Iron ore recovery unlikely to be long term

Iron ore prices have extended their recovery from a slump last month, but analysts say further gains may be in doubt. The price rallied 4.2 per cent to $US116.60 a tonne on Tuesday, after falling 17 per cent last month.

Iron ore prices have extended their recovery from a slump last month, but analysts say further gains may be in doubt. The price rallied 4.2 per cent to $US116.60 a tonne on Tuesday, after falling 17 per cent last month.

"What we're seeing at the moment is a bit of short covering recovery in steel prices in China and a relief rally also now occurring in iron ore," said ANZ's head of commodity research, Mark Pervan.

Shares of Australia's major miners failed to capitalise on the rally, with BHP falling 1.4 per cent to $33.79 and Rio Tinto falling 1.4 per cent to $54.36 amid a broader market sell-off. Fortescue Metals, whose shares are more sensitive to fluctuations in the iron ore price, rose 2.6 per cent to $3.55.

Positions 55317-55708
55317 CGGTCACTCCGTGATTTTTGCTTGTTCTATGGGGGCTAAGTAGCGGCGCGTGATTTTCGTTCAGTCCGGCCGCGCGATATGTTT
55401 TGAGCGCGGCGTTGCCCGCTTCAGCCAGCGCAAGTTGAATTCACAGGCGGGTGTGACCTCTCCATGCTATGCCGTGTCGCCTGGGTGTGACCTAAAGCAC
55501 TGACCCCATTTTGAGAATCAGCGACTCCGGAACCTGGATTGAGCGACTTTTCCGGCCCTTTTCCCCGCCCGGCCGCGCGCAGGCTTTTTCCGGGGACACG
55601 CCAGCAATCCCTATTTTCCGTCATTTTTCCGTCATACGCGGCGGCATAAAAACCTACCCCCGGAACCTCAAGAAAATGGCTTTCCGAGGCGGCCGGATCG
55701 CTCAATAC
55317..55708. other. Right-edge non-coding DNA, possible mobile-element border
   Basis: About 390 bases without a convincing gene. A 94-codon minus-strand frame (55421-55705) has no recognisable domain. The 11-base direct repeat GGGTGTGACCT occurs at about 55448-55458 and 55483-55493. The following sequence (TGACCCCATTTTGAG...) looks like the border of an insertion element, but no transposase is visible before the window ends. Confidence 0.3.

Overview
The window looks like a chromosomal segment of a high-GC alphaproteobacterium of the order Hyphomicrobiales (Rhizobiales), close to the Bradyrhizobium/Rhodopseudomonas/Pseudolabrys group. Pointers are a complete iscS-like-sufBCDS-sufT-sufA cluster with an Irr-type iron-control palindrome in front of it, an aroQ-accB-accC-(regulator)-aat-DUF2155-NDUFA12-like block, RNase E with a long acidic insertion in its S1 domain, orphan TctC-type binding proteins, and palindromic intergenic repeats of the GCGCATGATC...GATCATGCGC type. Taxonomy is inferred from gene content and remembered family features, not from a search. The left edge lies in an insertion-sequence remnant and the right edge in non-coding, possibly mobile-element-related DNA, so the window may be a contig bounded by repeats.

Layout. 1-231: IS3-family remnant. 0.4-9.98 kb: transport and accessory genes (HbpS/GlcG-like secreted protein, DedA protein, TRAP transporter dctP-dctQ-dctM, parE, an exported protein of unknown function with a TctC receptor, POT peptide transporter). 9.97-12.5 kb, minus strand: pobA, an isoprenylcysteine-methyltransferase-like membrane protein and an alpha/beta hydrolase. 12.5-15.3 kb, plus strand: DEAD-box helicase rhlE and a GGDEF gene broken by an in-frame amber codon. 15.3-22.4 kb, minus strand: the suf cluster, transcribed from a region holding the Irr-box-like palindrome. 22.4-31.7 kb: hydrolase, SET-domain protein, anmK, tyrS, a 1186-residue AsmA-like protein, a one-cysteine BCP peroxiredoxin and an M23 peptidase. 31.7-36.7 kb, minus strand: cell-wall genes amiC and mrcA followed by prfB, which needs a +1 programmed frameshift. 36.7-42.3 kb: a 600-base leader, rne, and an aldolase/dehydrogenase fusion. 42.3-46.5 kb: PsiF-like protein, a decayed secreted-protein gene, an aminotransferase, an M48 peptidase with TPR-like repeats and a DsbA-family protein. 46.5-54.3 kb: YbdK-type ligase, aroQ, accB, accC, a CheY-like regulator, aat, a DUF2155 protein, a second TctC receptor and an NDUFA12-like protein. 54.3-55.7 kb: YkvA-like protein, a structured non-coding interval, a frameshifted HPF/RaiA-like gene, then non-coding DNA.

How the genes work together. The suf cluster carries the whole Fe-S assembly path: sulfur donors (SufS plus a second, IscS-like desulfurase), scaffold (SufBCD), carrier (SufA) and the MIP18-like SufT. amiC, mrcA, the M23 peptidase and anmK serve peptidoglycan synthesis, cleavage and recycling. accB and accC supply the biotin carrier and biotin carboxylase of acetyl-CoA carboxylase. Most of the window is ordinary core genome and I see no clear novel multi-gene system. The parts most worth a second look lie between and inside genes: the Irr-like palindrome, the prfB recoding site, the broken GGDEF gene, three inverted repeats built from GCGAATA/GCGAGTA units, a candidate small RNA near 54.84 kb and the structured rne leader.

China's slowing growth has curbed steel demand, dragging both steel and iron ore prices to multimonth lows last week. China's biggest steelmaker, Baosteel, sees production rising just 1 to 2 per cent this year from last year's 716.5 million tonnes.

Goldman Sachs commodities analyst Christian Lelong said he remained bullish in the short term for iron ore, but less so for the longer term. "We expect prices to bottom at $US75 before stabilising in the $US80-$US85 range from 2015 onwards," he said.

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